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Specifications

Cardinal Specs
'68 177
'69 177A
'70-'74 177B
'75-'78 177B
1971 RG
1972-1978 RG

Interior Comparision

Other Cessnas
172 A
172 B
172 C
172 D-H
172 I Skyhawk
172 K Hawk XP
172 K-L Skyhawk
172 K-L
172 M Float
172 M Float 2
172 M Skyhawk
172 N Hawk 100
172 N-P Hawk 100
172 O Cutlass
172 P II Skyhawk
172 RG II Cutlass
182 A-D
182 E-H
182 J-M Skylane
182 N Skylane
182 P-Q
182 Q II
182
R 172 K Hawk XP
R182 RG II Skylane
R182 RG Turbo Skylane
T-182 Q II Turbo Skylane
  

Cardinal Specifications
and other airplanes

Many pilots have never sat in a Cardinal, as they are usually kept as a private pet and rarely rented. And most airports are lucky to have one Cardinal in residence. As a result, most folks shopping for a Cardinal have only seem them from a distance. Of course they do look good from a distance.

Hopefully these pages will share information to help you get at least a mental picture of the Cardinal. If you look closely you'll learn that the Cardinal has a great deal more shoulder room than most Cessnas, a fair bit more rear seat leg room and has performance specs better than most.

You may recall that the Cardinal was the last airplane designed by Cessna before the great General Aviation downturn of the late '70s. Its design was considered by most Cessna designers in that era as the very best light aircraft that could be built.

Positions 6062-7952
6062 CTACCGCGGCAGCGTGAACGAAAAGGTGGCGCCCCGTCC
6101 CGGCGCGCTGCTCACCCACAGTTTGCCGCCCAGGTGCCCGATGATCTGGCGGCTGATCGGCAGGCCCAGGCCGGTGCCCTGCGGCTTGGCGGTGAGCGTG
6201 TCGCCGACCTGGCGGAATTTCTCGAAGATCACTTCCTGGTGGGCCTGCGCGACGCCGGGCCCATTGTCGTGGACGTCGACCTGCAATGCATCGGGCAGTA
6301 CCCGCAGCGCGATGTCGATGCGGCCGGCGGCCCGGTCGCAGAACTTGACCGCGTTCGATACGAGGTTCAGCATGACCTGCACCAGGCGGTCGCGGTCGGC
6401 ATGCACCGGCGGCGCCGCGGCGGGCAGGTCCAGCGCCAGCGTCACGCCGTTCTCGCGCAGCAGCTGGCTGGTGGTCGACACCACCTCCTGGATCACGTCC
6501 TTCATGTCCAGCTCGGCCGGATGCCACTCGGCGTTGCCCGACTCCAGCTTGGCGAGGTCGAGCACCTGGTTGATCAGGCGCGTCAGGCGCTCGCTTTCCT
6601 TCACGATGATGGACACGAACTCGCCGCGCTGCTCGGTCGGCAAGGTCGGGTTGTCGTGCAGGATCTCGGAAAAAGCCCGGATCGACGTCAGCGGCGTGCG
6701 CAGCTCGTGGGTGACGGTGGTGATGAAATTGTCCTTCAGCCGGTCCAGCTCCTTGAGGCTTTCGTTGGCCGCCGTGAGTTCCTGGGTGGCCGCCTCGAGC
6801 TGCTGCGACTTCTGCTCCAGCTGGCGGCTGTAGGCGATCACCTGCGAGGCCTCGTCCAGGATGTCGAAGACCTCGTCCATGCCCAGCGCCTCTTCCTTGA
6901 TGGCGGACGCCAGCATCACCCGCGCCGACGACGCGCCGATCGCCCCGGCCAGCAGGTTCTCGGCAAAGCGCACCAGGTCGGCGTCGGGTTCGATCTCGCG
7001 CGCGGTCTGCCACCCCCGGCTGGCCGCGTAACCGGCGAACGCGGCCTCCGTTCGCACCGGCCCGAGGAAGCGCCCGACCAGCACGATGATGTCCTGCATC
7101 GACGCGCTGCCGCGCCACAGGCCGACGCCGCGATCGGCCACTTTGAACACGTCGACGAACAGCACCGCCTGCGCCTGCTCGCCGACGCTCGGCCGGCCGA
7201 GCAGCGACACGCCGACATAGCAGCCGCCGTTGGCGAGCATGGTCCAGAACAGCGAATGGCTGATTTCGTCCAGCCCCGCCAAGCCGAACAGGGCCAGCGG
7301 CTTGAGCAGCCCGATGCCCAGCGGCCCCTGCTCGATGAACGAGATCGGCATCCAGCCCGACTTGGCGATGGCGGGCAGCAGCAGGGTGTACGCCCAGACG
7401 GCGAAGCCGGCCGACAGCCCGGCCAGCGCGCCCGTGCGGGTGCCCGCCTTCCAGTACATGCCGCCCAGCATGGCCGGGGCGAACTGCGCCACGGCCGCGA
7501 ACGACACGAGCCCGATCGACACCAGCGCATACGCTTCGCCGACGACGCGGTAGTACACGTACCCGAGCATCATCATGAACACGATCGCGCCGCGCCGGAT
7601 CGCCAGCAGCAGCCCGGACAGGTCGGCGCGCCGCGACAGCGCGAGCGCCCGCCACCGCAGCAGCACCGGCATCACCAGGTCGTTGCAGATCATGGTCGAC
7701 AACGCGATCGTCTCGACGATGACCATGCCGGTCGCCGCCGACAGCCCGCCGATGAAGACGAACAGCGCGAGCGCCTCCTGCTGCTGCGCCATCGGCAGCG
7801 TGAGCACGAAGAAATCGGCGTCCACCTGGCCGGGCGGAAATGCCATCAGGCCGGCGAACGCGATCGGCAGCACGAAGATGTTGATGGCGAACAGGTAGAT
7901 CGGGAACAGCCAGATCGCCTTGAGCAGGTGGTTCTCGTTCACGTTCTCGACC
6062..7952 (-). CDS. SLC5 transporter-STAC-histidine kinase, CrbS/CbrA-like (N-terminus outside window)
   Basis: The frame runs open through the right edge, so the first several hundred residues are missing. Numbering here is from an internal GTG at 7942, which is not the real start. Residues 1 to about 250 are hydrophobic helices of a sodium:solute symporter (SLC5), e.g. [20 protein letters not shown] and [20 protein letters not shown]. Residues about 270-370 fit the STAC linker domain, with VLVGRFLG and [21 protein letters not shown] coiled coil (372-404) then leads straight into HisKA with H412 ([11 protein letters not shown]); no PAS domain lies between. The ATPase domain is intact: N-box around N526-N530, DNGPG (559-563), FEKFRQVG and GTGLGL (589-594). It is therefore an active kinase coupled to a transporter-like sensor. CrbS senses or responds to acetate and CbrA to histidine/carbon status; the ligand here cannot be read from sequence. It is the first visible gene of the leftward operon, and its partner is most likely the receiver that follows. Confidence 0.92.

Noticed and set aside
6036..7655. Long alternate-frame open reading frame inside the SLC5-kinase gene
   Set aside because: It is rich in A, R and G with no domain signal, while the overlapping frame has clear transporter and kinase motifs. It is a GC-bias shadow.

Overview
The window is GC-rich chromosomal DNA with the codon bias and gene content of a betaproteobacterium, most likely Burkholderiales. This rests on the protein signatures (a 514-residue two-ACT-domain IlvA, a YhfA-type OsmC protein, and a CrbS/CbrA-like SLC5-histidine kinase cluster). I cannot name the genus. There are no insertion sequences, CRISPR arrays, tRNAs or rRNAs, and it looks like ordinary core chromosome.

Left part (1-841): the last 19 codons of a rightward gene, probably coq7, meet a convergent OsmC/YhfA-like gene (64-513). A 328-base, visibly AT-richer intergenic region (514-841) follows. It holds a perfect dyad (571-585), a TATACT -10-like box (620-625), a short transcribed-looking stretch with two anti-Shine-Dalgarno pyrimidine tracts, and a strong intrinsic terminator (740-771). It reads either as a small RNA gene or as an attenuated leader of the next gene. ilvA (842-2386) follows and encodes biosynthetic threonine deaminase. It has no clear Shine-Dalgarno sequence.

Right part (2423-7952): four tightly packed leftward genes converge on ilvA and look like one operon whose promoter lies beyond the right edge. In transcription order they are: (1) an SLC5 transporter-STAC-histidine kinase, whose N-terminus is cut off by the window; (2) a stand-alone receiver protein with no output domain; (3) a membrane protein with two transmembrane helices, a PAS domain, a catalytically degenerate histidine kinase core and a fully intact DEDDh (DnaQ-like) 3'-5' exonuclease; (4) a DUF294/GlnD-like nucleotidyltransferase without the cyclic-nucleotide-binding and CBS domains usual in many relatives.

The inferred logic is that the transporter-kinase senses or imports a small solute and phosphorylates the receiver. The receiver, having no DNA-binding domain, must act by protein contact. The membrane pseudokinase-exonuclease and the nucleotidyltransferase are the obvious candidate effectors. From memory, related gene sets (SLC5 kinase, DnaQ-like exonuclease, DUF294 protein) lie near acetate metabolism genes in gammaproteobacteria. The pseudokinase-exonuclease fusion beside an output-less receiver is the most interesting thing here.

We know this because they told us so when we came back 40 years later, bringing 100 Cardinals to a flyin convention at Witchita. A dozen or more retired Cessna workers came to our events and regailed us with stories of their memories of the Cardinal: designing, building, testing and watching them fly away with their new owners.

They shared their impressions of the Cardinal as being the very best Cessna design, and we shared our stories of how the Cardinal had shaped each of our lives. It was a great conversation for both parties.

It is unclear now much of this attention to detail, care in design and appreciation for results will come across in the hard, cold numbers of these tables. But read between the lines and you may find that the Cardinal is the best Cessna not only in the minds of those who built her with love, but also in the facts and figures by which we must ultimately fly.